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Bolshoi Ballet

Bolshoi Ballet (bōlˈshoi, bôlˈ–) [key], one of the principal ballet companies of Russia; part of the Bolshoi Theater, which also includes Russia's premier opera company. The Bolshoi Ballet began as a dancing school for the Moscow Orphanage in 1773. The Bolshoi Theatre, which opened permanently in 1856, in its early decades competed for preeminence with the Maryinsky Theatre of St. Petersburg (see Kirov Ballet). Aleksandr Gorsky revitalized the dance company in the early 20th cent. and introduced a new dramatic realism to the classical ballets. Igor Moiseyev experimented with folk-dance ballets at the Bolshoi in the 1930s. The company is internationally acclaimed for its superb ensemble skills and for the spectacular realism of its scenery and costumes. During the 1960s, Maya Plisetskaya was the company's prima ballerina. In 1964, Yuri Grigorovich became chief choreographer and later, artistic director, serving until 1995. His productions included a very successful version of Khachaturian's Spartacus. Aleksei Fadeyechev was the ballet's artistic director from 1998 to 2000, when Boris Akimov was named to the post. The company is internationally acclaimed and regularly tours with such classics as Giselle and Swan Lake. A major renovation and restoration of the Bolshoi Theatre was completed in 2011.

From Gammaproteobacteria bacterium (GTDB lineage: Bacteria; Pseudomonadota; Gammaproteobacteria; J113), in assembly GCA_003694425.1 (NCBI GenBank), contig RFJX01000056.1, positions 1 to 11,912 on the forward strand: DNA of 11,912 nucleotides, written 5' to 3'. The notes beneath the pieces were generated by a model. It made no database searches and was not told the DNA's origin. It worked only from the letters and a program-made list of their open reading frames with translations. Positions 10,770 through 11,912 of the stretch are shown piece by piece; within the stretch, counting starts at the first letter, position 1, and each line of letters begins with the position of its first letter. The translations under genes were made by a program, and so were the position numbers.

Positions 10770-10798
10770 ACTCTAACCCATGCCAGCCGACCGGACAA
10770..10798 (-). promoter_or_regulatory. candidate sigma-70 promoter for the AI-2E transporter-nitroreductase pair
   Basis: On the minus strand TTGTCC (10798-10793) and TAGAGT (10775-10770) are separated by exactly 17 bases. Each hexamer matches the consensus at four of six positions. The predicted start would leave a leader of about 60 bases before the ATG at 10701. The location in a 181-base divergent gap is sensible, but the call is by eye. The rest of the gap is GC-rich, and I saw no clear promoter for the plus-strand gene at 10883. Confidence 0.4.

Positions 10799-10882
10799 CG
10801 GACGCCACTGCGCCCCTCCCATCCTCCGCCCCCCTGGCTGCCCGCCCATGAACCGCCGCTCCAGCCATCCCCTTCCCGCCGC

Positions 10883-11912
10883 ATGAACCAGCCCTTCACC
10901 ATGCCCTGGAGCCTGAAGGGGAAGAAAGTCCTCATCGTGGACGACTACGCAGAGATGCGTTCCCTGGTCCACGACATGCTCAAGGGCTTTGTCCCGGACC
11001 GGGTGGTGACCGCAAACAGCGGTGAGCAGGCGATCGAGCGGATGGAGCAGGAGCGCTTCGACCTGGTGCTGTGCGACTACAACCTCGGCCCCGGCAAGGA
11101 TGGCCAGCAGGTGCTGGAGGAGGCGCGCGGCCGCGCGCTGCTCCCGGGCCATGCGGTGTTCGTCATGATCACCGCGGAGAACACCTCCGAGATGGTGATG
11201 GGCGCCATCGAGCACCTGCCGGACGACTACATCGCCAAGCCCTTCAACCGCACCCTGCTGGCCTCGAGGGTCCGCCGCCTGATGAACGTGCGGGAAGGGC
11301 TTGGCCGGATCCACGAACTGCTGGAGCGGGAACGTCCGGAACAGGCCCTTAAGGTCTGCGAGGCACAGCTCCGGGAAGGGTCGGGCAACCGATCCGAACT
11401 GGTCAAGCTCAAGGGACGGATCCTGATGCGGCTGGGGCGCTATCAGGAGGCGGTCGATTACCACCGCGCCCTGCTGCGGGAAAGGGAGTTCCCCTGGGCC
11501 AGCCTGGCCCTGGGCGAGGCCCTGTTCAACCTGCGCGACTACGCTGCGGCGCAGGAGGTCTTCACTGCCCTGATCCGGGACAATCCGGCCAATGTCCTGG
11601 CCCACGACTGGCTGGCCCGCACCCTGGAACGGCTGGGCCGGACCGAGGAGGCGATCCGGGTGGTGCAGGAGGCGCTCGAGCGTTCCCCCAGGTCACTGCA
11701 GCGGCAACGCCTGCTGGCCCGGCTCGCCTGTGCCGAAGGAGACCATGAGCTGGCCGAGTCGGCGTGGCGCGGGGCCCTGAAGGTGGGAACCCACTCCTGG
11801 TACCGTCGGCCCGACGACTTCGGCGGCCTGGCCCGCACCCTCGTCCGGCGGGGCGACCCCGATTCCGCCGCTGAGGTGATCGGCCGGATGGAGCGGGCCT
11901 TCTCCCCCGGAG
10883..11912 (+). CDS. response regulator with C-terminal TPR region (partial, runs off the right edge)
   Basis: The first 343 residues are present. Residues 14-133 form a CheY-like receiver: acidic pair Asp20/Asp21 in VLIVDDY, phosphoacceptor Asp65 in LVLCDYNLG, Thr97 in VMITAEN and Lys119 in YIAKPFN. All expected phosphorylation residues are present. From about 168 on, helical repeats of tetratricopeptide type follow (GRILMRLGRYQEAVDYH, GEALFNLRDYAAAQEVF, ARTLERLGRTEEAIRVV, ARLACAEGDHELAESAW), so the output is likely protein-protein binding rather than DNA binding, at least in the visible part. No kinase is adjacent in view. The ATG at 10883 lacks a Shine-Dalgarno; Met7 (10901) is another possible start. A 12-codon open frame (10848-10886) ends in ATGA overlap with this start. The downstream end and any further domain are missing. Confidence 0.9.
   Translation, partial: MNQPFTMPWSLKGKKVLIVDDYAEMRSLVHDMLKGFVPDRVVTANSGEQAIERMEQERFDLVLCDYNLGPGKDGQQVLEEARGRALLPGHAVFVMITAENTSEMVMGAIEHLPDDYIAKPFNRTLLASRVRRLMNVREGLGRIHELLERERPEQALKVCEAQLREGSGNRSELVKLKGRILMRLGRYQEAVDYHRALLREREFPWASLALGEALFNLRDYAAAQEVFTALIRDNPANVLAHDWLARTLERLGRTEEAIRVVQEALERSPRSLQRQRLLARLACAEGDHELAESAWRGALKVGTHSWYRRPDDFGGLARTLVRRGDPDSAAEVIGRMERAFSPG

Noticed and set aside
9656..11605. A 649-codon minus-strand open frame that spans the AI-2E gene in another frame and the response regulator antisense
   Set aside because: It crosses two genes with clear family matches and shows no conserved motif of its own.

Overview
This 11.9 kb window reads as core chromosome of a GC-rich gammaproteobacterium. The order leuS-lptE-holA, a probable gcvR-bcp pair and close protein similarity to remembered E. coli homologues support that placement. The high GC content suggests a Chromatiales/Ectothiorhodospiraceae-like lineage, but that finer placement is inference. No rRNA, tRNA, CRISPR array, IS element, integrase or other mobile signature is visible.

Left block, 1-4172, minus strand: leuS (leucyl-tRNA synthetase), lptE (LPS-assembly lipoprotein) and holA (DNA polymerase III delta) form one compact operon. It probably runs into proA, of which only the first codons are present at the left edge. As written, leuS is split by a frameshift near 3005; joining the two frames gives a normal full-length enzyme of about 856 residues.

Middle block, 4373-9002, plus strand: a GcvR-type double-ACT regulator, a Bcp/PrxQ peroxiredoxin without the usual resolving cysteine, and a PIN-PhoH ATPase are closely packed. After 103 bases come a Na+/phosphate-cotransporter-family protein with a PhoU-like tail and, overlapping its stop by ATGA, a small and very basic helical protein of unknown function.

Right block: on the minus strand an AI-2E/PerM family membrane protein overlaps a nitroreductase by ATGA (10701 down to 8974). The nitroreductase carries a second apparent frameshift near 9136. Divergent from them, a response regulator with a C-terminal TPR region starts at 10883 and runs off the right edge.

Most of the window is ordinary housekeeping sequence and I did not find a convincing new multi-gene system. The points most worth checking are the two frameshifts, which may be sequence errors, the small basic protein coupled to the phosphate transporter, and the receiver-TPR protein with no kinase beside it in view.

See study by Y. Grigorovich and V. Vaslov (1984).

The Columbia Electronic Encyclopedia, 6th ed. Copyright © 2012, Columbia University Press. All rights reserved.

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